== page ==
MILLTOWN — Lauren Tyree has quite a list of accomplishments in her community-service portfolio: creator of a nonprofit organization, prolific fundraiser, Eagle Scout, international volunteer. She’s also 14 years old and a high school freshman.
Tyree, who attends Saint Mark’s High School, added to her service resume in January, when she traveled to the Dominican Republic for a week to do mission work, “which allowed people to get medical help or rebuild homes,” she said recently. Her group, organized by a church in Connecticut that she found online, also built a gazebo for the community in the batey they visited. A batey is a shanty town where workers in the sugarcane fields live.
One of her brothers had made a similar trip, so she thought she knew what she was getting into, “but it was completely different. It was a whole lot more than I thought it was going to be originally. We were delivering food in a monsoon basically. We got lost, and this 4-year-old came up to us, and he led us to the different houses that we had to go to.”
Tyree said her interest in community service dates back to when she was 5 or 6 years old and her brothers joined the Boy Scouts of America. She said she became their “proxy Scout” and witnessed the work that they did.
“I just kind of fell in love with community service and making a difference,” she said. “You can bring people together with a common goal and make a huge difference, and it doesn’t take a huge amount of time. And sometimes, it doesn’t take a huge amount of effort. It makes a difference for other people, and I think that’s really what has drawn me to it and kept me with it.”
She joined the Boy Scouts and remains a member of Troop 19, based in Marshallton, Pa. Tyree said it has about 40 girls and is one of the largest troops for girls in Chester County, Pa. She recalled her first camping trip in Washington Crossing, Pa., before she was affiliated with any troop, and she wasn’t thrilled with being in the woods with the bugs and the noise. A Scout master helped her get through that experience, and it had an effect on her.
“We would just take baby steps,” she said. “It taught me that I can take baby steps with huge milestones. Doing that with other people is so much fun.”
For her Eagle Scout project, she coordinated the construction of a “gaga pit” at Avon Grove Charter School at the elementary school site, which she attended. Gaga is a version of dodgeball played in an enclosed area, usually shaped like a hexagon or octagon. One of her brothers built a pit at Avon Grove Charter’s high school site. All three of her brothers are Eagle Scouts.
A member of Assumption of the Blessed Virgin Mary Parish in West Grove, Pa., Tyree received the President’s Volunteer Service Award as a seventh-grader. During the coronavirus pandemic, she and a friend started Cul de Sac Concerts, which offered online access to viewers for a small donation. They raised about $25,000 in about 10 weeks for local food banks.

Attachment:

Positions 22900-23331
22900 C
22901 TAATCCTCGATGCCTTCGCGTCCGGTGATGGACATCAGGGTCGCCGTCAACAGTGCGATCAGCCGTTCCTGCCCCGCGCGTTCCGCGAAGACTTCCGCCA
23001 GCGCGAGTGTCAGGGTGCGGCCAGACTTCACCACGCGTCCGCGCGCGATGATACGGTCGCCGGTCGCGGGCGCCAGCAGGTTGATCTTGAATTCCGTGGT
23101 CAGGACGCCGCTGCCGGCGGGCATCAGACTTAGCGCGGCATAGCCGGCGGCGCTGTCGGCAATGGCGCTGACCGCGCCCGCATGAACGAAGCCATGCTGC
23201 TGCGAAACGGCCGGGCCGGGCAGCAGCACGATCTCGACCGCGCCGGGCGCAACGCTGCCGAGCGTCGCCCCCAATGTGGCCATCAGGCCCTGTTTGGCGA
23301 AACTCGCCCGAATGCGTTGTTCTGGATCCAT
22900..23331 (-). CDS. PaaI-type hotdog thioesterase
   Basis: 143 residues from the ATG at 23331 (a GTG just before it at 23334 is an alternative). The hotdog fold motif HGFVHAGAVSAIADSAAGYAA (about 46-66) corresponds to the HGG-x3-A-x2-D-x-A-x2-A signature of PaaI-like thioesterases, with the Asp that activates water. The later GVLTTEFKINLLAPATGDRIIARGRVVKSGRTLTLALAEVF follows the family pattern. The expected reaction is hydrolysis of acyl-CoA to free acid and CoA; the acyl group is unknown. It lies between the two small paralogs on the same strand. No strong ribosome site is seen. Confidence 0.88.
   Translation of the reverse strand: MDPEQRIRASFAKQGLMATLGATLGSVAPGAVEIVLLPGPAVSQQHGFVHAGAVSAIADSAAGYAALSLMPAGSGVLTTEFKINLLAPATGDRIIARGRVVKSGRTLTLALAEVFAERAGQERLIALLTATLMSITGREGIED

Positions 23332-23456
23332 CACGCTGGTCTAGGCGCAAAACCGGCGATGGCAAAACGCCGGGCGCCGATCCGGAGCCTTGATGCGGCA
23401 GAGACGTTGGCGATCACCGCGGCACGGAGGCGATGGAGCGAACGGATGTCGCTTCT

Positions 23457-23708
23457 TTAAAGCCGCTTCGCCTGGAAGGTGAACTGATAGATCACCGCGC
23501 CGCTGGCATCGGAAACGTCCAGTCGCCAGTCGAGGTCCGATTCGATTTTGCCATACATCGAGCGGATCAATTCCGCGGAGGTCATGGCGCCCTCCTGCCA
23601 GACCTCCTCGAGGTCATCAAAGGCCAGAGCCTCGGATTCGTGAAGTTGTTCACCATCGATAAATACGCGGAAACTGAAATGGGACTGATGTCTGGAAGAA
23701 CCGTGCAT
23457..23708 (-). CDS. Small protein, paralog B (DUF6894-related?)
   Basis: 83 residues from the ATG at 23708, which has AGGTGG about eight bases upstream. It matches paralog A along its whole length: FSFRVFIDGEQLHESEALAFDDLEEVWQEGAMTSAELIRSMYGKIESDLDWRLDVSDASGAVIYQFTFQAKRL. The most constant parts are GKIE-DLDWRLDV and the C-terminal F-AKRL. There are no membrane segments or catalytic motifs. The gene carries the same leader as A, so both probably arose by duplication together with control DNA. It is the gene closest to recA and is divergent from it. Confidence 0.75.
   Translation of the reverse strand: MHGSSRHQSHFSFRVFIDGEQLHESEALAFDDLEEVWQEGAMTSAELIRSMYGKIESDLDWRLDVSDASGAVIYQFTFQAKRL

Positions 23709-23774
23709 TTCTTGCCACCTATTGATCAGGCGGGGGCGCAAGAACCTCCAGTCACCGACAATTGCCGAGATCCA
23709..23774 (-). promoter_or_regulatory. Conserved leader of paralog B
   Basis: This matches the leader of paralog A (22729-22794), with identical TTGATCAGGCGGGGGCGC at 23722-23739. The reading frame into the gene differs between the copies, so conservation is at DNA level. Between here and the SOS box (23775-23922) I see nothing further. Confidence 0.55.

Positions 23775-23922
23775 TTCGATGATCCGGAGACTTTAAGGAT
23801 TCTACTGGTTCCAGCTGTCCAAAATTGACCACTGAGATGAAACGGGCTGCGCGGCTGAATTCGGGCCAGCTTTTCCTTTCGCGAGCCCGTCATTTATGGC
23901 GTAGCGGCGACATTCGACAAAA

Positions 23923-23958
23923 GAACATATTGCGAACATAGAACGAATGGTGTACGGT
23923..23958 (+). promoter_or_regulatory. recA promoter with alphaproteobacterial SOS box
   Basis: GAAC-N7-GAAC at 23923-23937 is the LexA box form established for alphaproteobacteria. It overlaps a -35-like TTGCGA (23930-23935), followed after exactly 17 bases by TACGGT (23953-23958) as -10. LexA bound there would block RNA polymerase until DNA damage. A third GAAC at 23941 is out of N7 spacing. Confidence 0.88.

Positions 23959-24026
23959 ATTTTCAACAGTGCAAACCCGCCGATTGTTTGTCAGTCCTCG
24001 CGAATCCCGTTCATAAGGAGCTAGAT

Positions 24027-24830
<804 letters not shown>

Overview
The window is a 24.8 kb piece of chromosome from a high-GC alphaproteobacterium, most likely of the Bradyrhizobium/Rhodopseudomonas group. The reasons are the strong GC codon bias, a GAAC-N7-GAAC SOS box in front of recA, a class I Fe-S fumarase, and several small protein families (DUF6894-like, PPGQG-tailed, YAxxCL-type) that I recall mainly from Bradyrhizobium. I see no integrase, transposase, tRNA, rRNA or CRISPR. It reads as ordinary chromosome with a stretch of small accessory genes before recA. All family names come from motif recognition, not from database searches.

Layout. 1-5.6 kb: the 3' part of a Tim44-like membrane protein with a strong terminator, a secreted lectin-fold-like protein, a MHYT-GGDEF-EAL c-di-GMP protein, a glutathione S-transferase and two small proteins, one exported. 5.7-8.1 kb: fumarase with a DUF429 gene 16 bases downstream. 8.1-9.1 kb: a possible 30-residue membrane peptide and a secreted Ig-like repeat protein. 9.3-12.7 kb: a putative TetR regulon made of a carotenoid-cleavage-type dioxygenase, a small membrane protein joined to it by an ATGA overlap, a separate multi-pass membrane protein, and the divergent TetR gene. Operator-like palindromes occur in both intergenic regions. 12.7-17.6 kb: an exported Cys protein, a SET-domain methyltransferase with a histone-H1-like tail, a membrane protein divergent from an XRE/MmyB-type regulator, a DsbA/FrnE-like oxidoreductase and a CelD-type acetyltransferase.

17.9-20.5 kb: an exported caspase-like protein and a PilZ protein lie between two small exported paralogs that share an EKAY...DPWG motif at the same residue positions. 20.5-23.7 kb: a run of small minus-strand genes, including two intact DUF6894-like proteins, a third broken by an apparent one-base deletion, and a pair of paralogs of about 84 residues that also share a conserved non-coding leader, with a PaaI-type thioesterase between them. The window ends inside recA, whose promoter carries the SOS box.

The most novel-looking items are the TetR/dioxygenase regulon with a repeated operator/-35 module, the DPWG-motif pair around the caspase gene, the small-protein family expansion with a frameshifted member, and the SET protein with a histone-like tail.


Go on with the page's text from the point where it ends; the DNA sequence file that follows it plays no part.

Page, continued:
More recently, Tyree helped start GLDN, the Growth and Leadership Development Network after the United Methodist Church stopped chartering Boy Scout troops. GLDN provides troops with a chartering organization.
“We’re chartering two troops and two packs right now,” she said.
Within GLDN is another organization, Students Engaged in Relief Volunteering, which is the organization that raises money for service trips like the one to the Dominican.
She has been involved in various projects at Saint Mark’s, getting started even before she was a student there. She joined her father and brothers working on the livestreaming at graduation, and she has continued with her audio work at school Masses.
“That’s a lot of what I do,” she said.
She also has gotten involved with the Blue-Gold Club at Saint Mark’s. This year, she worked on the audio at the annual fashion show. In addition, she collected three duffel bags of clothes from Saint Mark’s students for her trip to the Dominican.
Tyree is returning to the Dominican this summer, and she is thinking of starting a club at Saint Mark’s for that purpose.
“The school has offered so many opportunities for service projects. We get messages every week about them. The school has given me that platform to be able to do that,” she said.
Not everything in her life is related to service, but “community” is a word that is a frequent part of her vocabulary. She said she recently watched “The Last of Us,” which followed a teenager immune from a fungal infection that causes its hosts to transform into zombie-like creatures.
“I thought it was kind of cool, the community sense of it,” she said. “I was like, ‘That’s what I do.’ I try to bring the community into it.”